US Army Seeks Easy-To-Carry Sensors

Source: DEVCOM CBC Public Affairs

The U.S. Army’s Combat Capabilities Development Command Chemical Biological Center (DEVCOM CBC) is seeking to develop sensors that are light in weight, low in cost, small in size, and easy for warfighters to carry. The researchers envision being able to communicate with soldiers and their equipment through a universal interface, which would allow users to select and customize capabilities for each unique mission. 

“We’re always trying to unburden the warfighter. We want to develop sensors that can be deployed to provide personnel with greater situational awareness of their field environment,” said Army Senior Research Scientist for Chemistry, Dr. Patricia McDaniel.

Researchers at the Center are also seeking ways to transport these microsensors into an area on ground vehicles or unmanned aircraft systems. For example, the sensor could be deployed by an aerial drone or mounted on a ground vehicle to provide situational awareness – such as hazardous contamination – of a given area 

“Whether it is a ground vehicle or an unmanned aerial vehicle release, the autonomous deployment element of this is a key component of the effort,” BioSciences Division Chief Dr. Nicole Rosenzweig said.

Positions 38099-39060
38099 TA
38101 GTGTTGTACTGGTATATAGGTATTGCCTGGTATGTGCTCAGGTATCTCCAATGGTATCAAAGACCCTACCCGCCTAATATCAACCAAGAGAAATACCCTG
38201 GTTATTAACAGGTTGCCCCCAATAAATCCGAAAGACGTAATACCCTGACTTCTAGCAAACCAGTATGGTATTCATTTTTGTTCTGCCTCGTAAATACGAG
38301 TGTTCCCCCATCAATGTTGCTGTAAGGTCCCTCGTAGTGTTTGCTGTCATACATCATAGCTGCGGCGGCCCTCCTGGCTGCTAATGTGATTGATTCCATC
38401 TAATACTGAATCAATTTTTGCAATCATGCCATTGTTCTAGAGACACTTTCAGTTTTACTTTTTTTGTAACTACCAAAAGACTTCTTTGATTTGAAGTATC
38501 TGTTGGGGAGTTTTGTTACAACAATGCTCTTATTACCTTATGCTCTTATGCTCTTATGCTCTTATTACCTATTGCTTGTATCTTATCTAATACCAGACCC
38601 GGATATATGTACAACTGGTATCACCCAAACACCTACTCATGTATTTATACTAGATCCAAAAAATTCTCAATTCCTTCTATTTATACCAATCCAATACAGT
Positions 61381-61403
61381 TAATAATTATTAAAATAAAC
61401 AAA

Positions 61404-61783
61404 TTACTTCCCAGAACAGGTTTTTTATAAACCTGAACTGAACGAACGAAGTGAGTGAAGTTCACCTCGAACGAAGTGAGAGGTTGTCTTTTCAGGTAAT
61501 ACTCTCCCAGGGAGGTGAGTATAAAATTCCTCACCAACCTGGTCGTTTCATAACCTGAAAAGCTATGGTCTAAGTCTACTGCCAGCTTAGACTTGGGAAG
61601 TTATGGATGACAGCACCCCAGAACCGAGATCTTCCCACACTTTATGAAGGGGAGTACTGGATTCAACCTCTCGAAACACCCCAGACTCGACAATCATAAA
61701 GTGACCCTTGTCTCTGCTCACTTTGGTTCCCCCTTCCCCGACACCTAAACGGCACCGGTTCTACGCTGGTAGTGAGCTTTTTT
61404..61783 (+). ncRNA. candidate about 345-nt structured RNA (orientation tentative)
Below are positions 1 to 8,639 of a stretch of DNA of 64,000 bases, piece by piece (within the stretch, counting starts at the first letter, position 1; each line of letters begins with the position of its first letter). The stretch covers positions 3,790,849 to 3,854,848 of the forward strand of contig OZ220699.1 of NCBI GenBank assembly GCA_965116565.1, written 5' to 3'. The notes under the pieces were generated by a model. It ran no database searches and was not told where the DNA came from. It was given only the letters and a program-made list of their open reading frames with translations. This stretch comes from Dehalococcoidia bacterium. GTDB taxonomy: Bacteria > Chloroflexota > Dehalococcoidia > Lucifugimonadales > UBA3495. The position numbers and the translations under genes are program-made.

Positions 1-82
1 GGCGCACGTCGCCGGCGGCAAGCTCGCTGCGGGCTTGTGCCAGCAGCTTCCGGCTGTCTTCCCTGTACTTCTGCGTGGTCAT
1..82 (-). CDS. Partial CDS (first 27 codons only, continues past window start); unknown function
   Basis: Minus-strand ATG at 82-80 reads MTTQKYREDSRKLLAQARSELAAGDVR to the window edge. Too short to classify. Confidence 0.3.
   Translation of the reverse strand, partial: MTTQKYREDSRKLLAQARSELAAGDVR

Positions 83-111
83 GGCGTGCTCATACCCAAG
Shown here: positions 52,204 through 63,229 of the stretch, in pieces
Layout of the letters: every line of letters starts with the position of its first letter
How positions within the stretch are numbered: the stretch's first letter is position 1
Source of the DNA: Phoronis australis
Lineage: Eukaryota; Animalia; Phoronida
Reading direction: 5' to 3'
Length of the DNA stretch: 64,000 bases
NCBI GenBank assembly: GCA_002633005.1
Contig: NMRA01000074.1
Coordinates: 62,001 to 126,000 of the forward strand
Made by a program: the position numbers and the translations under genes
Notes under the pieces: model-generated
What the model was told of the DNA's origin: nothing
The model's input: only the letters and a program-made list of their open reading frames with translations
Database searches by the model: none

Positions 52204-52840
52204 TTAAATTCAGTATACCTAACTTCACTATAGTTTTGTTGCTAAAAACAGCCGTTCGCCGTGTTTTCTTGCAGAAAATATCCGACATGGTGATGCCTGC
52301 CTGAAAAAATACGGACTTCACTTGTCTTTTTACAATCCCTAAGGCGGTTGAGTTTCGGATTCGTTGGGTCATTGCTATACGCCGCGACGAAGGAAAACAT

The Center is collaborating to develop the microsensors with the objective to integrate science, technology, modeling, engineering, and novel manufacturing processes – including additive manufacturing. The Center’s next steps in developing the micro-sensor capability involve finding additional partners – such as small businesses and universities – who can help propel the research effort by providing miniaturized chemical detection, novel engineering solutions, and low-cost manufacturing methodologies. 

“We’re trying to pull all of these research elements together to achieve the next generation of chemical or biological detection,” McDaniel said. “Microsensors is not a singular effort. It’s a spiral effort. The whole idea is to set up the infrastructure so that as we see technologies emerging, we can integrate them into the chemical biological detection world. We have the ability to assess, understand and implement them into something truly innovative.”